Our federal regulators, in their infinite wisdom, have declared that for fuel economy purposes, there are only two types of motor vehicles, cars and trucks, totally ignoring the reality that the market is a bit more complex. This bit of federal wisdom has lead to the conclusion, used by many, myself included, that trucks are a strong growth market and now outsell cars at roughly a ratio of 55 trucks to 45 cars. As is usual, there is more to the story. So, to expand the horizon a bit, but to keep the details at a minimum while adding up to the usual 100 percent, three types of vehicles, cars, working trucks and multi-use (hereafter called multies) are charted.
The reality is that the share of industry held by vehicles that can reasonably be considered, at least in design purpose and construction as being capable of functioning as a working truck, have been stagnant for years. Depending on how nit-picking one wants to be, there are at least 20 readily recognizable vehicle segments and at least 50 segments can easily be found by grouping distinctive product and buyer similarities. But, when it comes to what can, at even relatively loose standards, be considered useful as a working truck, there are only compact and full-size commercial vans, small and large pickups and the mediums and heavies.
As shown in the data, vehicles that are at least usable as working trucks have, for many years, followed a very slight downward share of total industry sales, leaving a generally declining car share and an ascending line of the various oddities that make up the mushrooming, confusing and crowded multi-use group, or multies.
The oddities of what is or isn’t a truck, at least those designated solely to circumvent the prized federal fuel economy classification, are further complicated by the way the manufacturers report sales and production. These oddities and contradictions are enough to cause the most mild mannered market analyst to growl and grumble. Examples include the PT Cruiser four-door, sold as a truck, while the PT Cruiser convertible is a car. Pontiac’s Vibe and Toyota’s Matrix, clones of each other and of the PT, are cars in the eyes of the feds. Pontiac reports the Vibe as a car, Toyota reports Matrix production, but not sales, wrapping the Matrix sales in to bolster sagging Corolla car numbers.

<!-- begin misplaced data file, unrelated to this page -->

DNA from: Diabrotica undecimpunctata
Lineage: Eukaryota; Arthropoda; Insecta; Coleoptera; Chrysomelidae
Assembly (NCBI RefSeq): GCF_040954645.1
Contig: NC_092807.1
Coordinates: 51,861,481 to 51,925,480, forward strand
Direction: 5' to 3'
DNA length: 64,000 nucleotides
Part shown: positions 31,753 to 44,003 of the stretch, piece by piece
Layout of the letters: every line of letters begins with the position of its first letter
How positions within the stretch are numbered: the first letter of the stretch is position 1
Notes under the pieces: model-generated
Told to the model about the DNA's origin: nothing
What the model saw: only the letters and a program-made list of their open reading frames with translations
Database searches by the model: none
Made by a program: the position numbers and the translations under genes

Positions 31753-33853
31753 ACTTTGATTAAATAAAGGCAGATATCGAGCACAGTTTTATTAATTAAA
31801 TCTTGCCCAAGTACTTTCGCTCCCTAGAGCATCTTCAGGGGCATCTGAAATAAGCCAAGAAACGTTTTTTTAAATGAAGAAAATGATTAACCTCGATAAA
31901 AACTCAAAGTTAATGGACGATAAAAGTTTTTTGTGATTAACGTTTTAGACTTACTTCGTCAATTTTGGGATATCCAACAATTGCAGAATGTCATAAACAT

Another mind twister compares the Ford Explorer Sport Track, built on a truck-like frame, but sold as a sport utility, not as a pickup truck, and the Honda Ridgeline, constructed on a passenger-type unitized body and sold as a pickup truck, not as a sport utility. Both serve the same function and both are considered as trucks within the two-segment federal fuel-economy classification. These bits of nomenclature nonsense are the unhappy blending of politics and marketing.
Many cars, including Vibe and Matrix, appear to be station wagons, as are the Magnum and Forester “crossovers”. But, wagons are old thinking, crossovers and now even cars are new thinking, so we must ignore the wagon definition. As can be expected, a number-cruncher’s convention would be rife with arguments about what is what, and more importantly, who is correct in their segment groupings. After all the discussions and no matter how fine the definitions and segmentations are pared, the fact remains that work-usable trucks are a stable, not a growth, market. Of the 21.7 percent share of the Jan. – Feb. 2005 industry held by these trucks, 1.9 percent came from commercial-use vans, 17.3 percent from pickups and the remaining 2.5 percent from mediums and heavies, percentages that in total and detail have been quite stable for many years.
The reality is that workable trucks make up a moderate and stagnant share of the total automotive market. The real fight is between the cars and multies, with cars beginning to show a bit more fight. Trucks are not a contender for the crown.
CARS, TRUCKS AND MULTIES